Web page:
A (Promenade) Deck: This is obviously the Promenade as it had full length windows forward. This deck was devoted to the main public rooms. Forward was the First Class Main Lounge, then the superb and elegant Lobby featuring the statue of the famed statesman Infante Dom Henrique. This was followed on the starboard side by the Library and the Reading Room whilst on portside there was the Writing Room. The next lounge amidships was the spacious Smoking Room and Bar. Then on the starboard side was the Children’s Playroom and this ended the First Class section of A Deck inside as well as outside out on deck. Portside there was the Tourist Class Children’s Playroom, followed by the Tourist Smoking Room and Bar with their swimming pool and terrace bar outdoors.

B Deck: The forward section offered 58 First Class staterooms, all were twin bedded or single bedded, and all First Class staterooms had private facilities and were outside, thus had an oceanview! Here we find the top level of the ships main First Class spectacular two level vestibule/lobby this level offered the shops. B deck offered the highest grade Tourist Class cabins with private facilities. Aft of the accommodations was Main Lounge Ball Room, which continued to the Bar on the starboard side and the Gallery portside. Outside there was ample open deck space for both classes. The Tourist Class Lobby also had its shops there.

C Deck: Forward was the Grand Lobby, the Pursers Office and the ships entrance. Here the passengers would also enter the First Class Dining Room. There were no more cabins on this or any other level. Aft of the Galley, was the Tourist Class Dining Room, which was more than twice the size of First Class. This was followed by their large Main Lobby and Pursers Office. The ships hospital and the doctor’s surgery was located aft. D Deck and E Deck was occupied with Tourist Class (outside and inside) cabins, none of which had private facilities.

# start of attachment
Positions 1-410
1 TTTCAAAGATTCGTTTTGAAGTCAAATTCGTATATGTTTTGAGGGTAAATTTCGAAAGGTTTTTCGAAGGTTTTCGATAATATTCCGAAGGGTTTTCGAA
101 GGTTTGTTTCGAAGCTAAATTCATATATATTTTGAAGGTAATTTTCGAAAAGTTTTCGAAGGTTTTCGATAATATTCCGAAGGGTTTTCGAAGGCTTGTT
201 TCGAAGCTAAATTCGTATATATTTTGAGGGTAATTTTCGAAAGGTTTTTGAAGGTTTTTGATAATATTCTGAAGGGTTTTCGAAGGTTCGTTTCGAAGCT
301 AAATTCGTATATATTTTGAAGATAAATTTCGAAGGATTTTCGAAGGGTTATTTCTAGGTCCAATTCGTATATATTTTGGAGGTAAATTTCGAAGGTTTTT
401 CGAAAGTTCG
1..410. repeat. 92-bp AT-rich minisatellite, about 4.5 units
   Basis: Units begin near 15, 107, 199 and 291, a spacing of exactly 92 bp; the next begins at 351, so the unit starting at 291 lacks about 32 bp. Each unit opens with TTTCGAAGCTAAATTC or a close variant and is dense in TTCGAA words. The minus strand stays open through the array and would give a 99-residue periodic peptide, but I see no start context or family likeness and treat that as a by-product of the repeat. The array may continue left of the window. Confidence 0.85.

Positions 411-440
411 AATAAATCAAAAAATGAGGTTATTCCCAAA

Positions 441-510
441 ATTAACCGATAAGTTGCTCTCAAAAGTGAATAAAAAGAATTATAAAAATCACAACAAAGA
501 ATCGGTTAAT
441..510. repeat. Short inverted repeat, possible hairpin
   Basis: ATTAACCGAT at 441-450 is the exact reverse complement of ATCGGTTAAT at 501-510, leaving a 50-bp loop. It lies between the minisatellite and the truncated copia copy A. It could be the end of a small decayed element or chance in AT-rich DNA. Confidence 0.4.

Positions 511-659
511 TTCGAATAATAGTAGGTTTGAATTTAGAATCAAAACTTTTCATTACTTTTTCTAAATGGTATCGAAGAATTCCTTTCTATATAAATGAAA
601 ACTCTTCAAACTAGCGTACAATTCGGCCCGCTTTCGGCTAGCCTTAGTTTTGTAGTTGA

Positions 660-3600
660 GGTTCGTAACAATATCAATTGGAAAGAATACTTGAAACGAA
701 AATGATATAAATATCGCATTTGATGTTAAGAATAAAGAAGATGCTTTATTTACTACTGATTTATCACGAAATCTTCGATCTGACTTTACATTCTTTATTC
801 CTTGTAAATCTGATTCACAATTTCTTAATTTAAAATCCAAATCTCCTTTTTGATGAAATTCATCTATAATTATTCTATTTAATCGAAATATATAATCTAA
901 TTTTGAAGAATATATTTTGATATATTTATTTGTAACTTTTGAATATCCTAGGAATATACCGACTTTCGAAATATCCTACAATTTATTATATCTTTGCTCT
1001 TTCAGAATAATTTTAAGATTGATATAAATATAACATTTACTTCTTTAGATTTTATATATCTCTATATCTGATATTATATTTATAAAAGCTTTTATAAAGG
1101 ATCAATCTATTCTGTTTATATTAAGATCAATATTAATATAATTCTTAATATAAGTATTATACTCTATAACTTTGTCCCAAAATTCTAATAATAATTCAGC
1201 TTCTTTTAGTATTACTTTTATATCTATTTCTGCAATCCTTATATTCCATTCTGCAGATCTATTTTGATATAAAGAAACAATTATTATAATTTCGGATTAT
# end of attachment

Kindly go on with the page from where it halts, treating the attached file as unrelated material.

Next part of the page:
Photo Album


First Class


The ships stylish funnel


The Grand Lobby forward on C Deck, looking to starboard with the Pursers Office on the left


This is the Main Lobby and stairwell just aft of the Main Lounge

It featured the statue of Infante Dom Henrique


The Main Lounge


A colour image of the Main Lounge


The Smoking Room Bar


A colour image of the Smoking-Room


The Writing and Reading Room


Dining Room is seen here prior to her entering service, thus the tables are not set


A typical; twin bedded cabin


 A single bed cabin


 The Pool aft on Boat Deck


Tourist Class


The Main Lobby on C Deck, looking to port, on the right is the entrance to the Tourist dining Room


The Smoking Room and Bar aft on Promenade (A) Deck


“The Bar” located starboard, just aft of the Smoking Room


Children’s Play Room amidships portside on Promenade (A) Deck


The elegant looking TS Infante Dom Henrique

Photograph by Mr. R Varns

Times are ‘a’ Changing?

In 1974 the company name was changed to “Cia Portuguesa de Transportes Maritimos”, which came abut due to an amalgamation with two relative companies. However, she continued on her regular services until January 3, 1976, when she was laid up in Lisbon as she was no longer cost affective to operate on this service and the company did not see any other use for her at this time.